Economic and environmental reasons mean people want to apply fertiliser as accurately as possible. Using the right spreader or distributor is the key to getting good results.
There are three simple questions you must answer to be sure of using the appropriate spreader: what do you want to apply, where do you want to apply it and how strong is the wind?
Fertilisers come in either solid or liquid form, the latter usually being applied through a sprayer. Various styles and sizes of spreaders are available for the application of solid fertilisers.
In this technological age it may be thought a strange device, but the handheld applicator — usually hung around the neck and operated by turning a handle — has its place when fertilisers need to be applied to very small areas of turf or beds and borders. More often, however, turf managers will use hand push spreaders for areas such as fine lawns, bowling greens and individual golf greens. Fertiliser spreaders mounted onto a compact tractor will give the quick and accurate coverage needed for more extensive applications on pitches, outfields and fairways.
Hand push spreaders comprise of a small hopper on a set of wheels. There is a choice of spinning disc, roller feed or belt feed distribution methods. Most models offer a range of application rates but with a basic model with no calibration facility, you’ll need to make multiple applications to achieve the desired rate.
The spinning disc type of spreader is characterised by a cylindrical hopper, below which is the disc driven by the turning of the spreader’s wheels. Fertiliser falls from the hopper, lands on the disc and is spun off in a circular pattern.
Roller feed spreaders — also known as drop spreaders — usually have a rectangular hopper. A grooved or slotted roller sits in the bottom and revolves as the spreader’s land wheel turns.
Fertiliser is picked up by the roller and carried to the outlet in the base. Using a variety of rollers to dispense the amount of fertiliser changes the rate of application. Belt feed spreaders are a form of drop spreader but they use a belt instead of a roller to carry the fertiliser to the aperture at the front of the hopper. The land wheels drive the belt as the spreader is pushed forwards over the ground. Drop spreaders normally range between widths of 50cm and 90cm.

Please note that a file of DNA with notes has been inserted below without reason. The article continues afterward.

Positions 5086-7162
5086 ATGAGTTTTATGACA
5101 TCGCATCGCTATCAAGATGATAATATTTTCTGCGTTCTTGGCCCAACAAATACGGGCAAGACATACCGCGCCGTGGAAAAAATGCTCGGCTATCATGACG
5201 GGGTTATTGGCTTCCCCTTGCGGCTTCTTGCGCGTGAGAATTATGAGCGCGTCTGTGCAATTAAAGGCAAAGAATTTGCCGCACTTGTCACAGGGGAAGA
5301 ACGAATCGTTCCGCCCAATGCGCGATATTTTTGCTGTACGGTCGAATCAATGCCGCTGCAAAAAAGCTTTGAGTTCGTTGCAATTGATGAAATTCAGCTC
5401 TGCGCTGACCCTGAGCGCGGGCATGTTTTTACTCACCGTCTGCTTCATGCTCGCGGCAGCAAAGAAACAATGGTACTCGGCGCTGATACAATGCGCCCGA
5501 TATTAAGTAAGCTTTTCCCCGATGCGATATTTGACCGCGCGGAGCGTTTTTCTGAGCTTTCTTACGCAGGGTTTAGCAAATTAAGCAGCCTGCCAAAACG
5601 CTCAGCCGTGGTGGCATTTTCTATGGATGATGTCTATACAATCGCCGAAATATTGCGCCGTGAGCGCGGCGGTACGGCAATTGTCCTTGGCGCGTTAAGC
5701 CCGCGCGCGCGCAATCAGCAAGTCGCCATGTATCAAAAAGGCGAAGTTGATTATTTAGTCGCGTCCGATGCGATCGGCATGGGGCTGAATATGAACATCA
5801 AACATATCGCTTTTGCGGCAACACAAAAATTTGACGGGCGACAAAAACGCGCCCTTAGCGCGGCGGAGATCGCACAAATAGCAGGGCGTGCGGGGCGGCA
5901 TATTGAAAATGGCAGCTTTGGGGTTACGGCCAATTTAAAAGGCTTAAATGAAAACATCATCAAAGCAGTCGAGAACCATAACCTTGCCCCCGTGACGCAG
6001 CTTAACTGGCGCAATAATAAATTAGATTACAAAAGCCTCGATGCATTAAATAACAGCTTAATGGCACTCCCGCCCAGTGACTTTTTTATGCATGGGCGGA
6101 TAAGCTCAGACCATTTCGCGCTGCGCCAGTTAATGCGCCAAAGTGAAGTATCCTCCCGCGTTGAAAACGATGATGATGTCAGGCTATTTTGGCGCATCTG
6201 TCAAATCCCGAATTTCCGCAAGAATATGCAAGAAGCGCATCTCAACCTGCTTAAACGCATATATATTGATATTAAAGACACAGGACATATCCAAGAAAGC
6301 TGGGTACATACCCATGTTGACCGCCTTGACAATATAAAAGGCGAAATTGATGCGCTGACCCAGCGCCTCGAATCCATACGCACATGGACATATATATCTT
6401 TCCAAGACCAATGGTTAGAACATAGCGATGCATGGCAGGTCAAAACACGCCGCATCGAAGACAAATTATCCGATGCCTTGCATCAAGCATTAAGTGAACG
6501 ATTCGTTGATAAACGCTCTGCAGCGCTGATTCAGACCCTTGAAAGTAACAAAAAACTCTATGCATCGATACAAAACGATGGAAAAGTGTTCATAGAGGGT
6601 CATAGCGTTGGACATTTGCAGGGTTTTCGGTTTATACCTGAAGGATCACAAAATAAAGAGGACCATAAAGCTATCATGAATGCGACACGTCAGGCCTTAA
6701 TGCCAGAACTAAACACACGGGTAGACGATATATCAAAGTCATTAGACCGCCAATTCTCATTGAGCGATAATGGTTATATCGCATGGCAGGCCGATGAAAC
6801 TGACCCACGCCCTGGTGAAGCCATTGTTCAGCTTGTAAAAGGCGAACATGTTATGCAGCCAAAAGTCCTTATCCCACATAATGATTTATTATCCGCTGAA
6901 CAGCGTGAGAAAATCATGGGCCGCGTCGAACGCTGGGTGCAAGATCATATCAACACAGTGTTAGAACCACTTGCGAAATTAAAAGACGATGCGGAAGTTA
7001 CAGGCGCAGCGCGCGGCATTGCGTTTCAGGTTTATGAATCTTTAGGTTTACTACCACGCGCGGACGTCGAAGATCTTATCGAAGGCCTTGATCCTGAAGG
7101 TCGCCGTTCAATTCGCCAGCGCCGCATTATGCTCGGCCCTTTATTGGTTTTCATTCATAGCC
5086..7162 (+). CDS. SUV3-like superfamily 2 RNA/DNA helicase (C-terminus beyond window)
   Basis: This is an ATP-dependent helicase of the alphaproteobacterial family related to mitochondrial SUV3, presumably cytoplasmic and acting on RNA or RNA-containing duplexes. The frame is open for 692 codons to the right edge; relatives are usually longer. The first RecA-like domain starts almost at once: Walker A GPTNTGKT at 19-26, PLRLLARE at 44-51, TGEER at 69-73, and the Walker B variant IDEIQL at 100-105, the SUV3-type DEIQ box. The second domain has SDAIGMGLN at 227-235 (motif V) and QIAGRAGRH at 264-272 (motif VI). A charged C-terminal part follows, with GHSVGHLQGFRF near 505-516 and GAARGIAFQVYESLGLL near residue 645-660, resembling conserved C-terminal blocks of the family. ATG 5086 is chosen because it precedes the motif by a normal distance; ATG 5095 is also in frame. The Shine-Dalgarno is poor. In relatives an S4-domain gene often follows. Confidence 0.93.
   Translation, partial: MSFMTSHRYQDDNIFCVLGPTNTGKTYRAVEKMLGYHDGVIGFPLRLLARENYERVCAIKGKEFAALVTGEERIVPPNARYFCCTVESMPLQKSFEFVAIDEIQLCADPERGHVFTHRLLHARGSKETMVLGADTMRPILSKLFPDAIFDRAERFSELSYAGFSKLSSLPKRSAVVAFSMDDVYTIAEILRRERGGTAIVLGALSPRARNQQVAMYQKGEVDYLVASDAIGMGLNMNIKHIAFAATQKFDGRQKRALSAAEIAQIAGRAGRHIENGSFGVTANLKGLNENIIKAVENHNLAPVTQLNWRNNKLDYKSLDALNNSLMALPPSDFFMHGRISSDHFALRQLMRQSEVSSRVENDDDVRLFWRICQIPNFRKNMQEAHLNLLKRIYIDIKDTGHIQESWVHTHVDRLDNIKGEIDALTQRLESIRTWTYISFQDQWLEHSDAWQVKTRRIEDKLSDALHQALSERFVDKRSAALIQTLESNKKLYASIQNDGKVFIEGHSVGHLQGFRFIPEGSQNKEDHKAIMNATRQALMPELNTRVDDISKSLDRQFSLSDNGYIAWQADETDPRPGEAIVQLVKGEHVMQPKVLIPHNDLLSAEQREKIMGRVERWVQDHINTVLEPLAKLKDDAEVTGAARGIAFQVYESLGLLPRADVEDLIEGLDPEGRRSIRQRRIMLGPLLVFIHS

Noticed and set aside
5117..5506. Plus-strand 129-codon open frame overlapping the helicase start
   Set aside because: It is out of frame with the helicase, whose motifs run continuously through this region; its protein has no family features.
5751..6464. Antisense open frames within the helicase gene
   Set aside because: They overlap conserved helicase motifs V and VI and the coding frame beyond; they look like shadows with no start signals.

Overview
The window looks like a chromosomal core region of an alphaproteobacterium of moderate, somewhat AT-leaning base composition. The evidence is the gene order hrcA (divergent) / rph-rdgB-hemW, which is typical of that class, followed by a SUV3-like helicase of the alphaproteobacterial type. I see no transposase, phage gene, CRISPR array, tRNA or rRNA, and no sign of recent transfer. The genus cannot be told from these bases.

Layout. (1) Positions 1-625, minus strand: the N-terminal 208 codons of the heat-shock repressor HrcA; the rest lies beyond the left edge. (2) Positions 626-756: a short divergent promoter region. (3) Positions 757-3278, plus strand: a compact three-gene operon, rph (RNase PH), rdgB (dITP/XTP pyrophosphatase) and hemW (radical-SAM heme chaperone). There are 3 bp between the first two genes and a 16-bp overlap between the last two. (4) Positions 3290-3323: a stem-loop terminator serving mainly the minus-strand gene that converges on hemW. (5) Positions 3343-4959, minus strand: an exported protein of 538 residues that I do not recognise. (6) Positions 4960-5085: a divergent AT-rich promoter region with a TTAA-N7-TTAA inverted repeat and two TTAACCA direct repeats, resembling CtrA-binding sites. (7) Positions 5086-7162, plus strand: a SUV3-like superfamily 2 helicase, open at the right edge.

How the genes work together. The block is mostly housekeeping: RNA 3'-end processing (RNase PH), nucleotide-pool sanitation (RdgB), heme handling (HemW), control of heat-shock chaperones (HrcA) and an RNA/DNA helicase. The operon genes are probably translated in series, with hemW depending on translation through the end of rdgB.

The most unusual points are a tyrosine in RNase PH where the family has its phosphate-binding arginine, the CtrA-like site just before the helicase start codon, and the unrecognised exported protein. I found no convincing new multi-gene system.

Both powdered and granulated fertilisers can be applied by either broadcast or drop spreaders, but powders will not be thrown as far as granules by a broadcaster and the pattern can be severely disrupted in windy conditions.
Tractor-mounted fertiliser spreaders also distribute fertiliser by broadcast or drop methods.
Broadcasters are recognised by their large conical-shaped hoppers and are usually mounted to the tractor hydraulics and driven by the power take off.
With hopper capacities varying up to a tonne or more, these units must be matched to the power and hydraulic lift capacity of the tractor. But you don’t need a tractor — trailed versions are available for towing with compacts, utilities or ATVs. The fertiliser is thrown out by means of one or two spinning discs or an oscillating spout. Controlling the flow of fertiliser from the hopper varies the rate of application. Twin disc mechanisms are noted for even spread patterns and can spread fertiliser across widths from 5m to 15m or more.
Drop or full-width spreaders are also available in tractor-mounted or trailed versions and employ a roller, belt or agitator to feed the material to the aperture. Topdressings can be similarly applied but usually use a belt conveyor in the floor of a very large hopper to move the bulky materials and are generally either semi-mounted or trailed. Flow is controlled by means of a shutter.
With any type of applicator it is important to assess ease of loading and access for cleaning.